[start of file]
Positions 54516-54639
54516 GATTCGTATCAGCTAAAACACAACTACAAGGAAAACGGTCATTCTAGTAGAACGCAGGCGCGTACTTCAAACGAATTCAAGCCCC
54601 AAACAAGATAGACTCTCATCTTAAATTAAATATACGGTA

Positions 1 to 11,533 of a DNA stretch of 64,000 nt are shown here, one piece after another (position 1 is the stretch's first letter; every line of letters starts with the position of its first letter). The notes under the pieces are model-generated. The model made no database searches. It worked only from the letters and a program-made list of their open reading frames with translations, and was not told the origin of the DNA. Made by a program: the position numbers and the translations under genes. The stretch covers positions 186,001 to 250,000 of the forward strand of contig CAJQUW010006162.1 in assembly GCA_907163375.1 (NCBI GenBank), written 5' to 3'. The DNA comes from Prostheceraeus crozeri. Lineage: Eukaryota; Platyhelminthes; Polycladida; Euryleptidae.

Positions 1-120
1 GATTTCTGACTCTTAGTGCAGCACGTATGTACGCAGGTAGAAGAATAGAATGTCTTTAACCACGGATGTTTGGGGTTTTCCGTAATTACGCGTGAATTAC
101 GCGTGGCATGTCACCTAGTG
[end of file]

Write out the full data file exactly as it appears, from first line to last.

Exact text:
Positions 54516-54639
54516 GATTCGTATCAGCTAAAACACAACTACAAGGAAAACGGTCATTCTAGTAGAACGCAGGCGCGTACTTCAAACGAATTCAAGCCCC
54601 AAACAAGATAGACTCTCATCTTAAATTAAATATACGGTA

Positions 1 to 11,533 of a DNA stretch of 64,000 nt are shown here, one piece after another (position 1 is the stretch's first letter; every line of letters starts with the position of its first letter). The notes under the pieces are model-generated. The model made no database searches. It worked only from the letters and a program-made list of their open reading frames with translations, and was not told the origin of the DNA. Made by a program: the position numbers and the translations under genes. The stretch covers positions 186,001 to 250,000 of the forward strand of contig CAJQUW010006162.1 in assembly GCA_907163375.1 (NCBI GenBank), written 5' to 3'. The DNA comes from Prostheceraeus crozeri. Lineage: Eukaryota; Platyhelminthes; Polycladida; Euryleptidae.

Positions 1-120
1 GATTTCTGACTCTTAGTGCAGCACGTATGTACGCAGGTAGAAGAATAGAATGTCTTTAACCACGGATGTTTGGGGTTTTCCGTAATTACGCGTGAATTAC
101 GCGTGGCATGTCACCTAGTG